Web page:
Raytheon revealed its next-gen directed energy weapon at the Farnborough Air Show today, releasing video showing its Laser Weapons System (LaWS) -- a six-laser weapon that focuses on a single target -- engaging and then destroying an unmanned aerial vehicle from the deck of a Navy vessel at sea.
The tests, conducted in May and June, show the LaWS illuminating and then heating the underside of a drone aircraft shortly before it goes up in flames and loses trajectory, plummeting into the ocean below. Guided by Raytheon's Laser Close-in Weapon System (CIWS), a sensor suite that locks onto and guides the energy weapon, LaWS shot down three similar drones during the tests, which mark the first time a solid-state laser has shot down an aircraft on the wing over open seas.There are three significant parts to this story. First, it's important to note that LaWS is a solid-state laser rather than a chemical laser, which means it's not quite so hazardous to handle and requires less energy to use. It's also smaller, which makes it a lot more feasible to pack onto a naval vessel. Second, solid-state lasers are generally weaker than chemical lasers, and that problem is compounded by the moist air in ocean climates, as that moisture can absorb laser energy and weaken the beam. So proving this solid-state technology can work at sufficient strengths over the ocean is a serious milestone.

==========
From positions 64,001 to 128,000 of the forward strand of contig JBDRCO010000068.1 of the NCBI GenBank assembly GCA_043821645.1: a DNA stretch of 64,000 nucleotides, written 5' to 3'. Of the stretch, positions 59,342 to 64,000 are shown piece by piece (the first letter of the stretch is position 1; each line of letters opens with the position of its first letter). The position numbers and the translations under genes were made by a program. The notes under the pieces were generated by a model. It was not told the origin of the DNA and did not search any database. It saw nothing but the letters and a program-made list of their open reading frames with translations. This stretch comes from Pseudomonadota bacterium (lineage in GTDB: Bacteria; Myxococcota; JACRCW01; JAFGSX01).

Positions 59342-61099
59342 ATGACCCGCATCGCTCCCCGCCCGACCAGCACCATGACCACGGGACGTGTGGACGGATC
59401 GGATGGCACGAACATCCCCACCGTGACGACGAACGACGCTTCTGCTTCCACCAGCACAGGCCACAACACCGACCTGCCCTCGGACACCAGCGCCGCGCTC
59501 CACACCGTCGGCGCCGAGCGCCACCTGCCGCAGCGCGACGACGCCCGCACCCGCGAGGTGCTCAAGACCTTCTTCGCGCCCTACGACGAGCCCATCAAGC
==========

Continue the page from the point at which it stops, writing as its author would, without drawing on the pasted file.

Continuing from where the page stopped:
But most importantly, Raytheon demonstrated that a laser integrated into the Navy's Phalanx anti-missile defense system -- a weapons system already mounted on many naval vessels -- can hit a moving target from the deck of a ship, which itself is moving and rolling along with the ocean. That's pretty sharp shooting, and it could arm U.S. seamen with a greatly enhanced last line of defense during aerial and ballistic missile warfare at sea.
Of course, what works on a moving naval platform also works from stationary, land-based positions, and Raytheon is also looking to mount the system on trailers much as Boeing has done with its Mobile Active Targeting Resource for Integrated experiments (MATRIX). That system, along with some of Boeing's other directed energy systems, shot down several UAVs last year. But if Raytheon can do it in a smaller, less energy-intensive package the military might find that more compact solid-state lasers are the future.
Check out the CIWS roasting a drone below.
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